Australia has an obsession with nicknaming its national sporting teams; the only team that seems to escape an alternative name is the men’s cricket team.
The Australian Women’s football team is nicknamed the Matildas, the name not surprisingly coming from the famous bush song, “Waltzing Matilda.”
The Australian Women’s Soccer Association was formed in 1974 and four years later the first Australian national Women’s team took to the field at the World Women’s Invitational Tournament in Taiwan in 1978. Julie Dolan was the Matildas’ first captain n and Jim Selby was the coach. Australia however was the only national team at the tournament so these games are not recorded as official games and those who played were not awarded international caps.
Australia’s first official international came on October 06 1979, when they took on near neighbours New Zealand in Sutherland, New South Wales. The result was a 2-2 draw.
Australia was then in the Oceania Confederation and first played in the Oceania Cup in 1983, where they lost in the final to New Zealand. In 1986 only three teams contested the tournament New Zealand, Australia and Taiwan. Australia again lost in the final.
It was not until 1987 that Australia encountered European and American opposition.
1991 saw the Oceania Cup double up as a qualifier for the inaugural FIFA Women’s World Cup. The Matildas finished level on points with New Zealand but had scored fewer goals and so New Zealand attended the finals as the Oceania representative.
Between 1991 and 1994 the Matildas only played internationally once during a tour of Russia in 1994. Once again the Oceania Cup decided who would play at the World Cup, again Australia finished level with New Zealand in the round robin tournament, but this time they had the superior goal difference. So the Matildas made their first appearance at the World Cup Finals.
The 1995 World Cup was held in Sweden, Australia had the USA, China and Denmark in their group. They lost to Denmark in their opening match 5-0, 4-2 to China and despite opening the scoring lost 4-1 to the USA. Angela Iannotta holding the distinction of being the first Australian woman to score in a World Cup Finals, she scored in the 25th minute Sunni Hughes the second in the 89th against China.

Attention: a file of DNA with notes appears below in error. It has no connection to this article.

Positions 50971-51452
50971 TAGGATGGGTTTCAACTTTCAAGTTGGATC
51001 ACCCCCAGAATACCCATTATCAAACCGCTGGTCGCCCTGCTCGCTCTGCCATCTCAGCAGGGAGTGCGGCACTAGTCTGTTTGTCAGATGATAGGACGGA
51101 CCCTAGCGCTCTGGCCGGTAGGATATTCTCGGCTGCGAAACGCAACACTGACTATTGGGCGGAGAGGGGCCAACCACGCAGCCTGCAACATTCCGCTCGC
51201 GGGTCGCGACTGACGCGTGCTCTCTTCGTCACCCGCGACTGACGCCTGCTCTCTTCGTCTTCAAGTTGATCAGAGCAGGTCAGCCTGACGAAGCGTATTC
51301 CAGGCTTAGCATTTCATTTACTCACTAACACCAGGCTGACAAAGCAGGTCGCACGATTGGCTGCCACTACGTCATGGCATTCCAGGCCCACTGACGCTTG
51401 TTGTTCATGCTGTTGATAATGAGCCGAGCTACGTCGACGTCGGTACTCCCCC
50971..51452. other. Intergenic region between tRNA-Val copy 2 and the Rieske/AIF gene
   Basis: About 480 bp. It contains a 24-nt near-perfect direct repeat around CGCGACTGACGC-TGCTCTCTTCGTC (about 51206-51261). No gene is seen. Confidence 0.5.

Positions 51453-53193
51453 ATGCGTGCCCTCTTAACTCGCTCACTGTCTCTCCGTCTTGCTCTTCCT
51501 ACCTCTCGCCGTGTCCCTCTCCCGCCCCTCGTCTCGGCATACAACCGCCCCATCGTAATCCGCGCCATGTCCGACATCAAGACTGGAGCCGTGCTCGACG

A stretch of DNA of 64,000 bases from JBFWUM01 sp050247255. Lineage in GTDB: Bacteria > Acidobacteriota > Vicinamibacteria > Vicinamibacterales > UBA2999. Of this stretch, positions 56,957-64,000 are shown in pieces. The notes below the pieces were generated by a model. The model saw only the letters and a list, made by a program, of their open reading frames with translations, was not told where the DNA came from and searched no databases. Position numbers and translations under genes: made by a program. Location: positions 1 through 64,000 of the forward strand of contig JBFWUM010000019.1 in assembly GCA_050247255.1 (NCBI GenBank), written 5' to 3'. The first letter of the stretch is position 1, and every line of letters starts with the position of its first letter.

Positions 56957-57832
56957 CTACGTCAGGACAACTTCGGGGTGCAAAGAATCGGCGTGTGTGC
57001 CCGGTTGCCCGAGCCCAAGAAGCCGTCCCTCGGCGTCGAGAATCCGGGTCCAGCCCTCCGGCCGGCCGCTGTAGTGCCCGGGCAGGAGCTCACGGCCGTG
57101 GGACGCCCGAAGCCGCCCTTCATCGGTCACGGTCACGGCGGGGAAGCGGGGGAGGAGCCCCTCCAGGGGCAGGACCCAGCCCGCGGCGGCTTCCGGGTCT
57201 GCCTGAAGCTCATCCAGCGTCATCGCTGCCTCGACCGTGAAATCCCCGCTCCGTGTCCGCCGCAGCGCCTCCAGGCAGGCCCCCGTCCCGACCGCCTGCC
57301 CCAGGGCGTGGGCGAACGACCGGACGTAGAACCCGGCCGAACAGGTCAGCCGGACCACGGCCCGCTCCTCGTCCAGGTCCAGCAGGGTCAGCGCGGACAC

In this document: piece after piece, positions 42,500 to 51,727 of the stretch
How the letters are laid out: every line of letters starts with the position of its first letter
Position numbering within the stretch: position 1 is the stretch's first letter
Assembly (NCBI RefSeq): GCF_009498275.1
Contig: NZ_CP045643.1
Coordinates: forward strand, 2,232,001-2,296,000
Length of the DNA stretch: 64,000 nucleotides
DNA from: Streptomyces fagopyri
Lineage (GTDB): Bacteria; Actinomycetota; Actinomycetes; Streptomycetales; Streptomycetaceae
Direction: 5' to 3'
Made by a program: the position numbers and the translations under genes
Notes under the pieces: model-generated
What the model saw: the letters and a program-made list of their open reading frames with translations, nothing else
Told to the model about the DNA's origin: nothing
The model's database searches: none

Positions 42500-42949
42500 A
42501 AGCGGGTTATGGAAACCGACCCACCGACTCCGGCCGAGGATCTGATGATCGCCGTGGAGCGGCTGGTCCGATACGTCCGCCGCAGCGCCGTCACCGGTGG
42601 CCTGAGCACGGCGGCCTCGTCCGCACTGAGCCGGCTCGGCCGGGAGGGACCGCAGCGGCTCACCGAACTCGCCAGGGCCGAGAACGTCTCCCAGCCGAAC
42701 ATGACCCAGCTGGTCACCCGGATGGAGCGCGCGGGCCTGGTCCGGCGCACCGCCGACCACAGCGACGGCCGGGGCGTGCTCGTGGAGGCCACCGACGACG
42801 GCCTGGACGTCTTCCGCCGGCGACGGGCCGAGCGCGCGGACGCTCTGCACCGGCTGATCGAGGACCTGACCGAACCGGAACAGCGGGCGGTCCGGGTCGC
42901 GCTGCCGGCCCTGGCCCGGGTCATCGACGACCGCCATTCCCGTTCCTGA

In 1998 they thrashed their Pacific Island neighbours booking another showdown with New Zealand. Along the way they recorded their biggest ever victory a 21-0 win over American Samoa. They beat New Zealand 3-1 – the only goal they conceded in qualification – to book their place in the finals in the USA.
This time they were grouped with China again, Ghana and Sweden. They picked up their first point at the finals with a 1-1 draw with Ghana, but then lost 3-1 to both of their other opponents.
It was in the lead up to this tournament that Australia sat up and took notice of the Matildas, as to raise much needed funds to participate in the World Cup the girls posed nude in a calendar, “The Matildas – A New Fashion in Football.” The calendars sold out rapidly and are in fact a collector’s item today!
Australia hosting the 2000 Olympics certainly gave the women’s game a boost. Attendances were high at all of their games as was expectation, but a 3-0 loss to Germany, followed by a draw against Sweden and a loss to Brazil, saw them replicate the efforts of the men, the Olyroos, bundled out in the first round.